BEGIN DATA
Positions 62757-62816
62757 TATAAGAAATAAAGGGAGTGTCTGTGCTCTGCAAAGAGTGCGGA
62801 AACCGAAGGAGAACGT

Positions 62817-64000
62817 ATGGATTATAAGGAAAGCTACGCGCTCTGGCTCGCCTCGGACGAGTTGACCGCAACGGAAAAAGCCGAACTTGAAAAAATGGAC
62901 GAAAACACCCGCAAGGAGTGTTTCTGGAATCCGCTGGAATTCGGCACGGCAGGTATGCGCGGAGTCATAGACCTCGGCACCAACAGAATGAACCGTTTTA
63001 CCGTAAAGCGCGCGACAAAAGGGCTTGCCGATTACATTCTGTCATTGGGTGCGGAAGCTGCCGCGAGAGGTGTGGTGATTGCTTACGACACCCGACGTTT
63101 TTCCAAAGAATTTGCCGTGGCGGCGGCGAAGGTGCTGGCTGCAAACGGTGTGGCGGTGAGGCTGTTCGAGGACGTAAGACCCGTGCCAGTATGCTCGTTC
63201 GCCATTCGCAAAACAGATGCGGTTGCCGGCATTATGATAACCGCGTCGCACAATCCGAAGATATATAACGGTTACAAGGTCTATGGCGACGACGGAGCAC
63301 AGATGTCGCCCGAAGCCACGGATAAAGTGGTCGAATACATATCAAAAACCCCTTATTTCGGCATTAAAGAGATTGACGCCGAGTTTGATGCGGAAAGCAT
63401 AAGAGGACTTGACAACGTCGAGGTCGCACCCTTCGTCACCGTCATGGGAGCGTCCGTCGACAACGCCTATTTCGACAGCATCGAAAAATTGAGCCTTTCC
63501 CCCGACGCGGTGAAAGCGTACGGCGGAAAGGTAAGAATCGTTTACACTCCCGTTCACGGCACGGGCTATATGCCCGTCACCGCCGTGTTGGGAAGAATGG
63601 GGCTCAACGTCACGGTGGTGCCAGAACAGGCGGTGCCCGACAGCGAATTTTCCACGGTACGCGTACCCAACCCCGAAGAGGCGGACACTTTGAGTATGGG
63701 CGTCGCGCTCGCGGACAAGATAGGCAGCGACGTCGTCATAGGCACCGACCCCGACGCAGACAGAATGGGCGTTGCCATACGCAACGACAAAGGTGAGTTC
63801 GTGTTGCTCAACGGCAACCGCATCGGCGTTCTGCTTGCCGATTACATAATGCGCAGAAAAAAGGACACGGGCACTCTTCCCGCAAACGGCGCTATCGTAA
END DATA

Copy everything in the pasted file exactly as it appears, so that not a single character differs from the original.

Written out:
Positions 62757-62816
62757 TATAAGAAATAAAGGGAGTGTCTGTGCTCTGCAAAGAGTGCGGA
62801 AACCGAAGGAGAACGT

Positions 62817-64000
62817 ATGGATTATAAGGAAAGCTACGCGCTCTGGCTCGCCTCGGACGAGTTGACCGCAACGGAAAAAGCCGAACTTGAAAAAATGGAC
62901 GAAAACACCCGCAAGGAGTGTTTCTGGAATCCGCTGGAATTCGGCACGGCAGGTATGCGCGGAGTCATAGACCTCGGCACCAACAGAATGAACCGTTTTA
63001 CCGTAAAGCGCGCGACAAAAGGGCTTGCCGATTACATTCTGTCATTGGGTGCGGAAGCTGCCGCGAGAGGTGTGGTGATTGCTTACGACACCCGACGTTT
63101 TTCCAAAGAATTTGCCGTGGCGGCGGCGAAGGTGCTGGCTGCAAACGGTGTGGCGGTGAGGCTGTTCGAGGACGTAAGACCCGTGCCAGTATGCTCGTTC
63201 GCCATTCGCAAAACAGATGCGGTTGCCGGCATTATGATAACCGCGTCGCACAATCCGAAGATATATAACGGTTACAAGGTCTATGGCGACGACGGAGCAC
63301 AGATGTCGCCCGAAGCCACGGATAAAGTGGTCGAATACATATCAAAAACCCCTTATTTCGGCATTAAAGAGATTGACGCCGAGTTTGATGCGGAAAGCAT
63401 AAGAGGACTTGACAACGTCGAGGTCGCACCCTTCGTCACCGTCATGGGAGCGTCCGTCGACAACGCCTATTTCGACAGCATCGAAAAATTGAGCCTTTCC
63501 CCCGACGCGGTGAAAGCGTACGGCGGAAAGGTAAGAATCGTTTACACTCCCGTTCACGGCACGGGCTATATGCCCGTCACCGCCGTGTTGGGAAGAATGG
63601 GGCTCAACGTCACGGTGGTGCCAGAACAGGCGGTGCCCGACAGCGAATTTTCCACGGTACGCGTACCCAACCCCGAAGAGGCGGACACTTTGAGTATGGG
63701 CGTCGCGCTCGCGGACAAGATAGGCAGCGACGTCGTCATAGGCACCGACCCCGACGCAGACAGAATGGGCGTTGCCATACGCAACGACAAAGGTGAGTTC
63801 GTGTTGCTCAACGGCAACCGCATCGGCGTTCTGCTTGCCGATTACATAATGCGCAGAAAAAAGGACACGGGCACTCTTCCCGCAAACGGCGCTATCGTAA